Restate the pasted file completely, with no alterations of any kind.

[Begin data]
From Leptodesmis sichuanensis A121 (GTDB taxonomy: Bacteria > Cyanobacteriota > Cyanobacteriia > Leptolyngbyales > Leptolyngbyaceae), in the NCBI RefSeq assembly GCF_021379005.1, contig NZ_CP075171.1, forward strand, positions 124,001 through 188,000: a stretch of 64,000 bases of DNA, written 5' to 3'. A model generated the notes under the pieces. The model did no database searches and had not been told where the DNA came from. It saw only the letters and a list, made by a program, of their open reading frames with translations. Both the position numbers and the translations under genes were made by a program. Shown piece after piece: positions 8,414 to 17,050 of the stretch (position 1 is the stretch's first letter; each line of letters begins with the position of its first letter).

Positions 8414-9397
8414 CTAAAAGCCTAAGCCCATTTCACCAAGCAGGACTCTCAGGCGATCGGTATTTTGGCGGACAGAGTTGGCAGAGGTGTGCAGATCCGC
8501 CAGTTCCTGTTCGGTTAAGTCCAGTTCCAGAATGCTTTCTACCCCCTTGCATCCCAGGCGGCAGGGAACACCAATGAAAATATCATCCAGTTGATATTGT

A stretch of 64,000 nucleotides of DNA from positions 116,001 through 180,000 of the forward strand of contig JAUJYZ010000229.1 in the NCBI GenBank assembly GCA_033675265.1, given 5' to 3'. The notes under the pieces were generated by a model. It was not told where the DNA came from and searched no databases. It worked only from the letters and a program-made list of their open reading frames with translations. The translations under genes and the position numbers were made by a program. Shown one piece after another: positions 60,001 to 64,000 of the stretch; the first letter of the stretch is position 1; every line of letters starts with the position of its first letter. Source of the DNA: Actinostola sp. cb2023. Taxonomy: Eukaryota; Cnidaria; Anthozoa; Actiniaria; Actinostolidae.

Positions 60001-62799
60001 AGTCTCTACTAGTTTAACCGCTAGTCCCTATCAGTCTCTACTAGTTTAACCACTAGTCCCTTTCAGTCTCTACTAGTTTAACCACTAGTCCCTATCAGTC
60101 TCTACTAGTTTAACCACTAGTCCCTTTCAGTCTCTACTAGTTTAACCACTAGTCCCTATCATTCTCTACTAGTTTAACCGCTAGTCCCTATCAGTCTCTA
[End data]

From Leptodesmis sichuanensis A121 (GTDB taxonomy: Bacteria > Cyanobacteriota > Cyanobacteriia > Leptolyngbyales > Leptolyngbyaceae), in the NCBI RefSeq assembly GCF_021379005.1, contig NZ_CP075171.1, forward strand, positions 124,001 through 188,000: a stretch of 64,000 bases of DNA, written 5' to 3'. A model generated the notes under the pieces. The model did no database searches and had not been told where the DNA came from. It saw only the letters and a list, made by a program, of their open reading frames with translations. Both the position numbers and the translations under genes were made by a program. Shown piece after piece: positions 8,414 to 17,050 of the stretch (position 1 is the stretch's first letter; each line of letters begins with the position of its first letter).

Positions 8414-9397
8414 CTAAAAGCCTAAGCCCATTTCACCAAGCAGGACTCTCAGGCGATCGGTATTTTGGCGGACAGAGTTGGCAGAGGTGTGCAGATCCGC
8501 CAGTTCCTGTTCGGTTAAGTCCAGTTCCAGAATGCTTTCTACCCCCTTGCATCCCAGGCGGCAGGGAACACCAATGAAAATATCATCCAGTTGATATTGT

A stretch of 64,000 nucleotides of DNA from positions 116,001 through 180,000 of the forward strand of contig JAUJYZ010000229.1 in the NCBI GenBank assembly GCA_033675265.1, given 5' to 3'. The notes under the pieces were generated by a model. It was not told where the DNA came from and searched no databases. It worked only from the letters and a program-made list of their open reading frames with translations. The translations under genes and the position numbers were made by a program. Shown one piece after another: positions 60,001 to 64,000 of the stretch; the first letter of the stretch is position 1; every line of letters starts with the position of its first letter. Source of the DNA: Actinostola sp. cb2023. Taxonomy: Eukaryota; Cnidaria; Anthozoa; Actiniaria; Actinostolidae.

Positions 60001-62799
60001 AGTCTCTACTAGTTTAACCGCTAGTCCCTATCAGTCTCTACTAGTTTAACCACTAGTCCCTTTCAGTCTCTACTAGTTTAACCACTAGTCCCTATCAGTC
60101 TCTACTAGTTTAACCACTAGTCCCTTTCAGTCTCTACTAGTTTAACCACTAGTCCCTATCATTCTCTACTAGTTTAACCGCTAGTCCCTATCAGTCTCTA